Intel's latest SSD pricing isn't as much of a shift as I had hoped for. As I see it, they have gone from $2.75/GB to $2.50/GB for enterprise-class SSD devices, and capacities have grown to 230-GB per device. That's an improvement, and the performance looks good. The combination of SATA-3 and lower failure rates than consumer-grade SSD may also help justify the price.
While SSD is now the logical choice over 15k-rpm disks, very few deployments use those. Instead, 10k-rpm are the workhorse for disk-heavy enterprise applications. SSD is getting closer, but still costs at least twice as much. Brand-name 10k-rpm SATA disks are available for $0.72-$1 per GB, with capacities up to 600-GB per spindle. It will take a lot of performance-related pain to cross that gap.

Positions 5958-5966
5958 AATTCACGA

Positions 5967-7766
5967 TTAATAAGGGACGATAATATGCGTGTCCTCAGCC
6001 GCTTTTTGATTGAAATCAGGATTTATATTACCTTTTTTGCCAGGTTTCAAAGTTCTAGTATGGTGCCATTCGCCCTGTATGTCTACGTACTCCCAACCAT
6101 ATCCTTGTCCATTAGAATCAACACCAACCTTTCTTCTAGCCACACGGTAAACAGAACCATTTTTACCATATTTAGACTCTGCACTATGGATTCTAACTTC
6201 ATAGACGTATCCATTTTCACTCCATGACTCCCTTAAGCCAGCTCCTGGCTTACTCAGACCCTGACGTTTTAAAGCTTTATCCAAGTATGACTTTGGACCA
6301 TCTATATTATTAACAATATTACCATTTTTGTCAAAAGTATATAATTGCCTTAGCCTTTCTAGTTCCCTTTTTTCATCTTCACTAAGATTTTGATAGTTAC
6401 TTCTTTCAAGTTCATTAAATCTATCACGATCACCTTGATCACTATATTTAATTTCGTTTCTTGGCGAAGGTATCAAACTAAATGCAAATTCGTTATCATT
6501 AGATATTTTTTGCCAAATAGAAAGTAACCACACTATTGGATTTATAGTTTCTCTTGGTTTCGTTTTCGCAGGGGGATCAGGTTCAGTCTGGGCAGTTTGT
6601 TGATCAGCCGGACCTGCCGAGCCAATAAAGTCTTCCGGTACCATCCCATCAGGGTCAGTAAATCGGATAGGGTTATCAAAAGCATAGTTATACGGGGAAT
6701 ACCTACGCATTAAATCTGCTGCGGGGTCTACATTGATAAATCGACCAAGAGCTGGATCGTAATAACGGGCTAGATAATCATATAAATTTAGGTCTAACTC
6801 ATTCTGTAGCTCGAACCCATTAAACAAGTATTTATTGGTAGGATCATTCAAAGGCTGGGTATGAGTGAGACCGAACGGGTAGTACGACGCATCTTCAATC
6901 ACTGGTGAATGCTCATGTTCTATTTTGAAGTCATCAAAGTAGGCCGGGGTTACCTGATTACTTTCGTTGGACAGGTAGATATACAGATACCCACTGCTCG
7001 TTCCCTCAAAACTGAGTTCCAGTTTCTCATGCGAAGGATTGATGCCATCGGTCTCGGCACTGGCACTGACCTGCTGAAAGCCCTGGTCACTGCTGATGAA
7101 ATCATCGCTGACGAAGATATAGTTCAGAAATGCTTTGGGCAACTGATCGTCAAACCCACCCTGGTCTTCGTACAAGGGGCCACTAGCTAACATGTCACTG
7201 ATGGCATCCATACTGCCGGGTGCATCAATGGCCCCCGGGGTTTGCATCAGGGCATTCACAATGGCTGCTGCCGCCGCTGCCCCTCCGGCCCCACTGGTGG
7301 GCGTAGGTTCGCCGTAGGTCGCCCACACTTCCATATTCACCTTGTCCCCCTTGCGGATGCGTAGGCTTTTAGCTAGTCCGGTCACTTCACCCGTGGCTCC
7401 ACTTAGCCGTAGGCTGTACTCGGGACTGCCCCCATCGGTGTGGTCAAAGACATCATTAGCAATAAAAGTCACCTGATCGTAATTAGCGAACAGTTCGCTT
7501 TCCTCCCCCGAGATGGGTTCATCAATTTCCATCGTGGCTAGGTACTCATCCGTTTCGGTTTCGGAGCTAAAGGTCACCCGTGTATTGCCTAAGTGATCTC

Part 5 in a series by Mel Gorman describes how to measure the potential benefit from hugepages. The results match up reasonably well with CPU-intensive synthetic benchmarks on linux, which tend to show 10-15% improvement over ordinary pages.
The larger impact may be to application environments under heavy memory pressure. The OS can swap everything else out, but hugepage allocations are pinned. This is a double-edged sword. Preventing swapping may benefit some environments (cf vm.swappiness). But imagine a situation where you have 8-GB RAM and designate 4-GB for huge pages, but only use 2-GB. Now the OS has only 4-GB to manage, and the free 2-GB in huge pages are effectively wasted. If the system comes under memory pressure, that could lead to swapping or activate the OOM killer.